The Love Island villa will become a Tory hotspot for the talentless to get rich and sweatshop workers to hustle harder if Molly-Mae Hague’s comments are anything to go by, writes Liam Gilliver
Image: Molly-Mae Hague/Instagram)
Molly-Mae Hague rose to fame during her stint on Love Island – where she worked really hard to numb the nation’s brains with her hetero banter and mundane taste in men who all look the same.
But after leaving the villa – donned in an outfit stained with the sweat of an exploited teenager living hundreds of miles away – Molly-Mae secured a slew of lucrative deals.
In fact, according to reports, the star was earning a staggering £11,000 a week between August 2019 and August 2020, all thanks to partnerships from brands such as PrettyLittleThing.
Fast-forward a year later and Molly-Mae announces she has become the creative director of PLT – after selling her soul for a seven-figure deal.
From then onwards, the influencer was often draped in £37,0000 Cartier Bracelets and Prada’s Mono Combat Boots (the one people fork out £1,100 for to show people they can afford Prada).
And with her new-found style – we’ll call it ‘Look at me, I’m rich’ – Molly-Mae also found a startling discovery.
Buried in physics books and peer-reviewed journals, the filler-free celeb shook the science world with one simple yet groundbreaking sentence.
“We all have the same 24 hours in a day”.
Of course, you’ll probably know that Molly-Mae was actually talking about people who live in poverty, who aren’t handed seven-figure deals or gifted gold and diamonds, who have to show up to the food bank after working at the hospital all day to feed their kids. You know, lazy people.
“‘You’re given one life and it’s down to you what you do with it. You can literally go in any direction,” Guru Hague said.
“When I’ve spoken about that in the past I have been slammed a little bit, with people saying, ‘it’s easy for you to say that because you’ve not grown up in poverty, so for you to sit there and say we all have the same 24 hours in a day is not correct.’ But, technically, what I’m saying is correct. We do.”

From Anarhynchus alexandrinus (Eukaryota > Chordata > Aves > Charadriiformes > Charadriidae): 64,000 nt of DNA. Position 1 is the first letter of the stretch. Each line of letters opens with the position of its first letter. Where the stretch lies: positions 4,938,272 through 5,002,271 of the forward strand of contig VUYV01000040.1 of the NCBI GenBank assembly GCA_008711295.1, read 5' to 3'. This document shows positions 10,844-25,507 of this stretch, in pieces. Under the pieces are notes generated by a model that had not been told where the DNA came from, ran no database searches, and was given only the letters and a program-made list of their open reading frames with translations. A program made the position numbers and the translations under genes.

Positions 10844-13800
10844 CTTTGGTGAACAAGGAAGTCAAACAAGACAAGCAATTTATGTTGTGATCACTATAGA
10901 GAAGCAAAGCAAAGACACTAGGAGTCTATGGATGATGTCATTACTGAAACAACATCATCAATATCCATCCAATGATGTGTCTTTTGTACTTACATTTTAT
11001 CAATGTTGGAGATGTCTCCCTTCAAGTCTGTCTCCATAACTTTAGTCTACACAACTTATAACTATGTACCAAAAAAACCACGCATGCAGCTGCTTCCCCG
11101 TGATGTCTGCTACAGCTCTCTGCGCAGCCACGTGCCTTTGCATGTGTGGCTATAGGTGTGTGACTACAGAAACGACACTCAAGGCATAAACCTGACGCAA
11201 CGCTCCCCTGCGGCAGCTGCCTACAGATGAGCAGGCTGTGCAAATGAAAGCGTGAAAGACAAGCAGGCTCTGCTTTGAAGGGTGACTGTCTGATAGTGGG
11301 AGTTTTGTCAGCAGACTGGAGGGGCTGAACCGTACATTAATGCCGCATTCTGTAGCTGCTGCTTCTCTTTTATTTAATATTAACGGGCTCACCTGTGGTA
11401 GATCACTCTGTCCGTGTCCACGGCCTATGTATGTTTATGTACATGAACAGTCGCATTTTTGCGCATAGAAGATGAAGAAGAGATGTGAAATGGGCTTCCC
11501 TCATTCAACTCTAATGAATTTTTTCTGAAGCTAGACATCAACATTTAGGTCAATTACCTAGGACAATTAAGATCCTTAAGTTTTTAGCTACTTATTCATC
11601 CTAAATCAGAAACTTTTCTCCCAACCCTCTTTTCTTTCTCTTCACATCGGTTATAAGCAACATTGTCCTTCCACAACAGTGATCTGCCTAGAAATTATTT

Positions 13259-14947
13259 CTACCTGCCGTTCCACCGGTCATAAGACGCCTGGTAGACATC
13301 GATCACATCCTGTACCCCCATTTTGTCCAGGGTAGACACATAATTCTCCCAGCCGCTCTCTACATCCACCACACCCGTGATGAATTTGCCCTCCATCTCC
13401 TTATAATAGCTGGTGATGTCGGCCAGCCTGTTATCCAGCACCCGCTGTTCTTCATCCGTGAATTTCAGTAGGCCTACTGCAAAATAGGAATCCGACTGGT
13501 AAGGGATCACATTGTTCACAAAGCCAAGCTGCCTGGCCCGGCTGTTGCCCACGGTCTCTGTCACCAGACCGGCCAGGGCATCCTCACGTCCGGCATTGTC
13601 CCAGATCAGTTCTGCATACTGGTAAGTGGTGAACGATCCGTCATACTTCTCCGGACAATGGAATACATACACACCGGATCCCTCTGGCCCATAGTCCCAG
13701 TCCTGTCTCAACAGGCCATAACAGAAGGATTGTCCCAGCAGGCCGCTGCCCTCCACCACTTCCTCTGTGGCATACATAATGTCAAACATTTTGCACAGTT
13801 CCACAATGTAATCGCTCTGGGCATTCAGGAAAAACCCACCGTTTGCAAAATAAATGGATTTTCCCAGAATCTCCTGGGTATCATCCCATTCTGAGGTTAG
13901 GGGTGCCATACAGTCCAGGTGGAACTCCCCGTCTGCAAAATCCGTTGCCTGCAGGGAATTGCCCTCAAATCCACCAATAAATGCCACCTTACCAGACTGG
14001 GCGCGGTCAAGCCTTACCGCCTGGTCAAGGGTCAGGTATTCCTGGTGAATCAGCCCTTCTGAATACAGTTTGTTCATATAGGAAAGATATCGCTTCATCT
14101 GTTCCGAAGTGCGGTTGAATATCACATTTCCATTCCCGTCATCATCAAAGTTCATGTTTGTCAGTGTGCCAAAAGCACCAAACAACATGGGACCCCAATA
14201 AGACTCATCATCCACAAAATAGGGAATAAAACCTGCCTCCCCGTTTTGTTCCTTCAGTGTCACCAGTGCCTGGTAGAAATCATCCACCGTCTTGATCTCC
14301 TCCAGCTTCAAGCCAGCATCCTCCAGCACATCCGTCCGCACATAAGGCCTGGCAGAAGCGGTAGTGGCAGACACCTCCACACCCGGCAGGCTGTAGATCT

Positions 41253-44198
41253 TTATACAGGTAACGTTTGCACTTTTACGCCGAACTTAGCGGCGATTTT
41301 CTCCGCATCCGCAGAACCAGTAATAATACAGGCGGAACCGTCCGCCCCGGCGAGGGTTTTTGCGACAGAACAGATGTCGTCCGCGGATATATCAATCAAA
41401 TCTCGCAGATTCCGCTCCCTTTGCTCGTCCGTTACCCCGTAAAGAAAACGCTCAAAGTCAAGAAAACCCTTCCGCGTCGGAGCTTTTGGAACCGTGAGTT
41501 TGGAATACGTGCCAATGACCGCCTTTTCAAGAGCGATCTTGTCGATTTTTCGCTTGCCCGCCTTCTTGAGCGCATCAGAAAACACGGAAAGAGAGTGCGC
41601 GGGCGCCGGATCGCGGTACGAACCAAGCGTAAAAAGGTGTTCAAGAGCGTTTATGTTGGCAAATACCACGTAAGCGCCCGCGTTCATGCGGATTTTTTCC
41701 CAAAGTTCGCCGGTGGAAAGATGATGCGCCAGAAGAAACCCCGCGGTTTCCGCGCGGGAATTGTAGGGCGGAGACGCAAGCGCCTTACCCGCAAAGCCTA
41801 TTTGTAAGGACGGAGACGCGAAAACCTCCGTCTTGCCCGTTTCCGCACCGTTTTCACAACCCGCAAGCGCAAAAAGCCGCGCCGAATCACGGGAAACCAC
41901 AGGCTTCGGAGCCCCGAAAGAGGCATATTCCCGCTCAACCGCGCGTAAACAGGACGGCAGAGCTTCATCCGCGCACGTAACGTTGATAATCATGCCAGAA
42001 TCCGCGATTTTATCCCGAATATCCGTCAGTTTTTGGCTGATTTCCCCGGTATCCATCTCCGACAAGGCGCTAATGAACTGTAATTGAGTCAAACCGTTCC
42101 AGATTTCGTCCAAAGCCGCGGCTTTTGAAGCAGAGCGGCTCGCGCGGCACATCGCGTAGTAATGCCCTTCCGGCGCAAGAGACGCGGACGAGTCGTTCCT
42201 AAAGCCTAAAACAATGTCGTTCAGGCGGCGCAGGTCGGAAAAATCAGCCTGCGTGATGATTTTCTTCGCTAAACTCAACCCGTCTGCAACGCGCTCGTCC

Molly-Mae then said she understood that some people are poor – but that “if you want something enough you can achieve it”.
Within seconds of making the comment, the internet exploded. People saw that Molly-Mae is a wolf in sheep’s clothing; someone who makes her millions by running a company that has been accused of modern day slavery, which pays their staff pennies.
What Molly-Mae really means is – the more you are willing to exploit someone, the richer you can be. But Molly-Mae isn’t the only out-of-touch influencer.
We have created a society that gives a platform to these over-privileged and under-educated people. We have given Molly-Mae and all the other Instagram celebs the tools they need to accrue insane levels of wealth.
It happened a long time ago. Remember when Zoella sold 12-year-old girls a £50 advent calendar for Christmas? Or when Made In Chelsea star Toff claimed on First Dates that her parents had never given her anything on a plate (guessing private school doesn’t count).
The Love Island villa will become a Tory hotspot for the talentless to get rich and sweatshop workers to hustle harder – where Thatcherites with fake tan and fillers start thinking people actually care about their political and social ideals.
So please don’t allow Molly-Mae and all the other influencers to make more money. Stop buying from their ethically empty companies and aspiring to become them.